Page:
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George Washington Update: Navy Investigates Deaths, Suicides Aboard Carrier

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Navy leadership acknowledges mistakes and orders an investigation into the climate aboard ships undergoing repair in shipyards in their first public comments since news of a succession of suicides aboard the aircraft carrier USS George Washington was published.

“If I knew then what I know now,” said Rear Adm. John Meier, commander of Naval Air Force Atlantic, “I think we would have clearly delayed crew move aboard,” referring to the decision to house hundreds of sailors on the ship while it was undergoing extensive maintenance at Newport News, Virginia.

In an interview with Military.com, sailors described the conditions on board as persistent, overpowering construction noises interrupted by power, ventilation, and hot water outages, as well as a commute that included driving to offsite parking, shuttle buses, and long walks. Some sailors, according to Meier, spend more than three hours a day just commuting.

Meier also revealed that he has authorized two independent investigations, one to see if the deaths are connected, and the other to “look more deeply at command climate, command culture, onboarding, and what I would describe as systemic stressors to working in the shipyard environment.”

The two-star admiral stated that his superiors will determine whether or not to make either report public.

Rep. Elaine Luria, D-Va., a veteran naval officer who serves on the House Armed Services Committee’s seapower group, and Meier’s boss, Adm. Daryl Caudle, commander of Fleet Forces Command, were also aboard the carrier Tuesday.

Luria said she asked Caudle “why does it take such a tragic string of events for the Navy to really stop and look at all of the things that could have been contributing factors and change their practices?” at a press conference after her visit.

While Navy officials are “every good at once there is a problem identified finding solutions and corrective actions,” she said the admiral admitted that “they are not always as proactive in certain circumstances in identifying problems before an incident of some type happens.”

Luria said that “when you look at the collisions on McCain and Fitzgerald and other events over time,” the slow response may be blamed.

In addition to the probes, Meier stated that the Navy hired more mental health professionals to assist the crew and that sailors who reside on the ship full-time were being moved to barracks rooms.

Between April and October of last year, the ship began bringing the crew back aboard, according to Meier. According to a press release from the shipyard, one of the ship’s culinary and eating facilities will open on April 16, 2021.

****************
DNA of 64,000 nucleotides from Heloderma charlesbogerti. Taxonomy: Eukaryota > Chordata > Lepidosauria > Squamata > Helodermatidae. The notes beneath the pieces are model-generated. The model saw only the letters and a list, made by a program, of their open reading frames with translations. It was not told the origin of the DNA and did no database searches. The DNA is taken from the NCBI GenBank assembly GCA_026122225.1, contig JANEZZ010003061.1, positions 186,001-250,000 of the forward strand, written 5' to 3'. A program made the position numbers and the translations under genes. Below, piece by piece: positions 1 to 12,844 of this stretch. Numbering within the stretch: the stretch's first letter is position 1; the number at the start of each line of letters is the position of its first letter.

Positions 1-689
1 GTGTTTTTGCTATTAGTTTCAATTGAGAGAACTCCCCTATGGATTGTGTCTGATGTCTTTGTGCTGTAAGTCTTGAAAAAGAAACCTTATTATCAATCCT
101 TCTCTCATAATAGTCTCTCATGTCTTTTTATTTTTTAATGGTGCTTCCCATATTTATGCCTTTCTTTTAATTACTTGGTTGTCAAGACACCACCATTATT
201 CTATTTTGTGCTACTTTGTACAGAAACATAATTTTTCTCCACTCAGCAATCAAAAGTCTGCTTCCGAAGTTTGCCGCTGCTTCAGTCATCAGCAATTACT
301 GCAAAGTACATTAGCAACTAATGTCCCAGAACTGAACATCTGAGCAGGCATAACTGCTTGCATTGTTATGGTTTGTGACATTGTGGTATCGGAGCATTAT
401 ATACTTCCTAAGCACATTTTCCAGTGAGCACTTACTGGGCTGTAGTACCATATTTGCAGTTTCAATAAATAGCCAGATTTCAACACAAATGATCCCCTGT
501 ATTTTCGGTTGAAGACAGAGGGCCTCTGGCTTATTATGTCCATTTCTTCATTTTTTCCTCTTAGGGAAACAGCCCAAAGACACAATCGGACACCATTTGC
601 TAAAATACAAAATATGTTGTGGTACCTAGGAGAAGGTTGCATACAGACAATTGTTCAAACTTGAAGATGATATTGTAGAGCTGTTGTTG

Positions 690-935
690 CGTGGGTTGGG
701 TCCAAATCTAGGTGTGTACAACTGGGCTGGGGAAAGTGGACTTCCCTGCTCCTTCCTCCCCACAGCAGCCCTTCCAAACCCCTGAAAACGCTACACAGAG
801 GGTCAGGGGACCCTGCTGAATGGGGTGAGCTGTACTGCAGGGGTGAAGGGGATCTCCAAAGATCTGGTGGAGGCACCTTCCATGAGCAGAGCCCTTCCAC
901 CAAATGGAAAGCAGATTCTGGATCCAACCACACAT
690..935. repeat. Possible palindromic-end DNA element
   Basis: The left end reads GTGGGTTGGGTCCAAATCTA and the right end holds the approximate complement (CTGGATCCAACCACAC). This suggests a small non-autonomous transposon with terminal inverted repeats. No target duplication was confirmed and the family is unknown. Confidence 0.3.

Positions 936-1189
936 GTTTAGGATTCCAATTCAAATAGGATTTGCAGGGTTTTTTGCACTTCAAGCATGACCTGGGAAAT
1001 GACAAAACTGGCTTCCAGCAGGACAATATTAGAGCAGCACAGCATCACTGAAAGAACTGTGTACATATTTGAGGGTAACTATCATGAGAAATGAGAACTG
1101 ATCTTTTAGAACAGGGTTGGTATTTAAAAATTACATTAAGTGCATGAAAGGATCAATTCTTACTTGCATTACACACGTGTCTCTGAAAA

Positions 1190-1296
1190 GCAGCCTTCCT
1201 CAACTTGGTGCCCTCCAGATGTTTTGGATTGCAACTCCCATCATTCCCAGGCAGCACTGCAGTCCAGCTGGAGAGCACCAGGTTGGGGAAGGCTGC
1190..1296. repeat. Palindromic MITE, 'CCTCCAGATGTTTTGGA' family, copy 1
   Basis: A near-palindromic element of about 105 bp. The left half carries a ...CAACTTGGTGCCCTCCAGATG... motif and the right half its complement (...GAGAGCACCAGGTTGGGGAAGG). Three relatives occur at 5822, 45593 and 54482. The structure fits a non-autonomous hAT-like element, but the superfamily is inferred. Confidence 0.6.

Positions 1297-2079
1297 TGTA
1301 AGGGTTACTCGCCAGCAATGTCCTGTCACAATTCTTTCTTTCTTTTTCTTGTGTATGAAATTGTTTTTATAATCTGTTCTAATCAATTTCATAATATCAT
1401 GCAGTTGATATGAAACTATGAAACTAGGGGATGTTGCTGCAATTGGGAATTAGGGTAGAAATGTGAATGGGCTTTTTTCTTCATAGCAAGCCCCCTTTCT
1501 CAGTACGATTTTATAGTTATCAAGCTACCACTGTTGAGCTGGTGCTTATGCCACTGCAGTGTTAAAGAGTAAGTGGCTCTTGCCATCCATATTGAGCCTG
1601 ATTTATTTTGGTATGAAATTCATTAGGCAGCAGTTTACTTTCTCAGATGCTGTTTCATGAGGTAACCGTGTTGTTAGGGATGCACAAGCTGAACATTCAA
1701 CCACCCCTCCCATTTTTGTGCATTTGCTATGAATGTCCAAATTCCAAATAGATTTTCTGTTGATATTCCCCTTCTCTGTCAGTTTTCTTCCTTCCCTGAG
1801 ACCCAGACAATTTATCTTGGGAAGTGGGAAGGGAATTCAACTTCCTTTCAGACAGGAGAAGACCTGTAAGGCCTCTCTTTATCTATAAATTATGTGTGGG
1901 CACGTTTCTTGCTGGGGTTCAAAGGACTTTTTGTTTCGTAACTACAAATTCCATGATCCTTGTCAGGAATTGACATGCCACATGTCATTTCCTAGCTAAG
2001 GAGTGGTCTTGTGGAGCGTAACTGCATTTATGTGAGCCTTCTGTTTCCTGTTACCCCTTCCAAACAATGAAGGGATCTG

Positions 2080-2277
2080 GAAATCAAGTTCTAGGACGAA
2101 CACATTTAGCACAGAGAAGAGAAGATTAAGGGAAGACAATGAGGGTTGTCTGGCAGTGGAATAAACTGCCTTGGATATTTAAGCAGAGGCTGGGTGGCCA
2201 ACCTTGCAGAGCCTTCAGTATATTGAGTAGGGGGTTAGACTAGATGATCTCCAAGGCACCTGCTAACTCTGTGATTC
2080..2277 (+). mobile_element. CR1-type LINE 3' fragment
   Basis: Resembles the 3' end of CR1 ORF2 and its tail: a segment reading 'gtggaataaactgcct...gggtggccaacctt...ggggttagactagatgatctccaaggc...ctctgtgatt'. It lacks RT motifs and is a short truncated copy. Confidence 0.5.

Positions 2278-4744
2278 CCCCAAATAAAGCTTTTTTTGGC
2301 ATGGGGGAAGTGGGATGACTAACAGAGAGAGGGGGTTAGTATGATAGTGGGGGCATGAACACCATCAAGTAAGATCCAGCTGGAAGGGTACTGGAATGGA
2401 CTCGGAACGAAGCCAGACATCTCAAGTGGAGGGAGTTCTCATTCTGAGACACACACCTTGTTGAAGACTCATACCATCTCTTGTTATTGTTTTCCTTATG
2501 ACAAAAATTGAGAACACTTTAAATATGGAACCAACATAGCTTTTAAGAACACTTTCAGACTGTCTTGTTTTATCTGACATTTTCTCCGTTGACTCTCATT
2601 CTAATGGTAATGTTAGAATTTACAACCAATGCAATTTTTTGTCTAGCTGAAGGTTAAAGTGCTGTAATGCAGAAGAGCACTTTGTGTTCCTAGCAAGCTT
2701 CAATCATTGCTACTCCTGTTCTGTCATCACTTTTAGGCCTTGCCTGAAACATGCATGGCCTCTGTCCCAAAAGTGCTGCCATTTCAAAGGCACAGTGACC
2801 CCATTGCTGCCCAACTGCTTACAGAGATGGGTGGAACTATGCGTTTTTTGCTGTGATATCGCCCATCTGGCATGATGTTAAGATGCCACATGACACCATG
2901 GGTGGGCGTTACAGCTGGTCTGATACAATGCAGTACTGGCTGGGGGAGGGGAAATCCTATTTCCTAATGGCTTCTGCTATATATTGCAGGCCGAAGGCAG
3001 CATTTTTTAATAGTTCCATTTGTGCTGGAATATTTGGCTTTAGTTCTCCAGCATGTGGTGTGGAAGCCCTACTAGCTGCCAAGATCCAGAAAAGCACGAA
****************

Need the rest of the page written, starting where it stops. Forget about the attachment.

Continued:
However, the 19-month delay helped to extend the time that the majority of the crew members were living aboard in a construction atmosphere.

While around 95 percent of the ship’s young sailors have been allocated, only about 65 percent of the ship’s senior enlisted sailors have been assigned, according to Meier.

“Not having that senior enlisted leadership, but having a very large contingent of junior sailors … I would certainly say that, anecdotally, that could very well be a contributing factor,” Luria added.

The ship will take a two-day operational break, according to Meier, as the crew continues to “look for better ways to improve quality of life here onboard the ship, including cell phone repeaters, Wi-Fi access in the mess decks, and MWR support for off-duty sailors.” Morale, Welfare, and Recreation, or MWR, refers to services such as computers, lounge rooms, and other recreational facilities available to sailors during their downtime.

Those words contrast with those made on April 22, when Master Chief Petty Officer of the Navy Russell Smith, the Navy’s highest enlisted leader, warned sailors that the service “probably could have done better to manage your expectations coming in here.”

“What you’re not doing is sleeping in a foxhole like a Marine might be doing,” Smith told a sailor who asked a question about quality of life aboard the ship.

Until the news of the deaths became public, Luria said, the Navy did not appear to be concerned about the quality-of-life issues that are now being addressed.

The lawmaker, who represents the Norfolk area, said she would push the Navy to address “all of those stressors that make sailors’ lives in that environment more difficult … but they haven’t made any specific requests for that in this budget.”

The most recent budget proposal from the Navy was released at the end of March.

According to Meier’s estimates, George Washington had committed six suicides in the previous two years. In April, it would suffer three more losses. The Virginia Office of the Medical Examiner considers another death in July 2021 to be a suicide, but the Navy’s findings are “undetermined.”

Luria stated that “this particular string of events” would be discussed at least one of the congressional sessions she will attend in the coming weeks to question Navy personnel.

According to her, the Navy told her that the current, problematic parking arrangement costs $15 million for each carrier that undergoes the typically four-year refueling maintenance program, which adds hours to some sailors’ commutes and has been a common issue described by service members serving on the George Washington.

“If we invested $50 million up front in building a parking garage a block outside the gate, you could alleviate that and our long term,” Luria added, explaining that “we could actually invest those resources and solve the problem for the long term.”

“Those are the kind of questions I plan to follow up with the Navy,” she said.

Image Credit: Getty

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